Optimising Benefits by Using Integrated Telemedicine for Clinical, Educational and Administrative Purposes

Prepared for the World Telemedicine Symposium for Developing Countries, Portugal, 30 June- 4 July 1997

John Mitchell & Associates

The benefits of telemedicine can be optimised immediately by a change of attitude towards the boundaries of telemedicine. For many people, telemedicine means the delivery of medical or health services, at a distance, using telecommunications. For such people, telemedicine normally means the traditional consultation between the clinician and the patient. This is a very narrow definition of telemedicine and it will be argued in this paper that not only is this definition unnecessarily restrictive, it does not reflect what often happens in practice.

An Integrated Telemedicine System is a phrase we have devised to describe a system which is available to more than just the clinician, for consultations. The system consists of both the technology and the organisational structure supporting the innovation. Ideally, the system will be available to the full range of patients, the full range of health industry staff and for a full range of applications, from clinical, to educational, to professional development, to administrative applications.

Three reasons to expand the definition

I have formed the belief that the definition of telemedicine needs to be expanded, for three reasons.

1. Many applications of the one technology.

The first reason why I believe that the definition of telemedicine needs to be expanded stems from my background, which is not medical, but is in educational and project management. I became involved in telemedicine in 1994 when I was asked to evaluate a new telepsychiatry network in South Australia, following my earlier evaluation of the development of videoconferencing in the higher education in Australia. The telepsychiatry project used one major technology: videoconferencing. From my educational management background, I brought to my study of telemedicine the knowledge that the one technology (e.g. videoconferencing) could be used for staff development, the delivery of education, interviews, meetings and a range of other applications.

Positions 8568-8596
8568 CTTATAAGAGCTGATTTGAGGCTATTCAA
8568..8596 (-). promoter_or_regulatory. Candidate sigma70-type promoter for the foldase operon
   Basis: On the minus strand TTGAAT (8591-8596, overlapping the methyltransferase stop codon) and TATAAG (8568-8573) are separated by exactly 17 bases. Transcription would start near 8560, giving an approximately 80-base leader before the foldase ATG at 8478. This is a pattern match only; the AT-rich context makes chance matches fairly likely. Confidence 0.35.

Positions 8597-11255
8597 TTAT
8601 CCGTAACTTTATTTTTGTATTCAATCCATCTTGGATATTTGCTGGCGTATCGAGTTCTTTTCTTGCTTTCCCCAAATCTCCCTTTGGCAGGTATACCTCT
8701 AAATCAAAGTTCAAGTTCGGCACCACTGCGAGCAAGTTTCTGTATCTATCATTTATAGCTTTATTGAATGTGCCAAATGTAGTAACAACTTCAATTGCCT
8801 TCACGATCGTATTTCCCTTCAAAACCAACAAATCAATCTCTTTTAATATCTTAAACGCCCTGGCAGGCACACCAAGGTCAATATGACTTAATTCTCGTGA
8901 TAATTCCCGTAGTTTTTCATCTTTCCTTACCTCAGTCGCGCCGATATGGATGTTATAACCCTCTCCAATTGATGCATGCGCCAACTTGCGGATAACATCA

2. Non-threatening applications.

The second reason why I believe that telemedicine can be much more than the conventional doctor-patient consultation, arises from my experience in the project management of technological innovations. From project management of new technology, I knew that people embraced change at different paces and that some changes are less threatening than others. I knew that meetings are usually less threatening or demanding than educational or clinical applications and that to use the technology for non-threatening administrative purposes often accelerates the adoption of the technology. Non-threatening applications also provide opportunities for many more people to be exposed to the new technology, than would be possible if the technology was exclusively for the use of one group, such as clinicians.

3. In practice, users develop new applications.

The third reason why I believe that telemedicine can be much more than the conventional doctor-patient consultation is that, in practice, users tend to deploy telemedicine technology for a range of uses. My experience in working with hospitals and health departments and university departments around Australia has convinced me that if users are given any latitude to experiment, they will use telemedicine technology for a variety of purposes. To gain the optimum benefits from an innovation, it is often wise to give users free rein to experiment.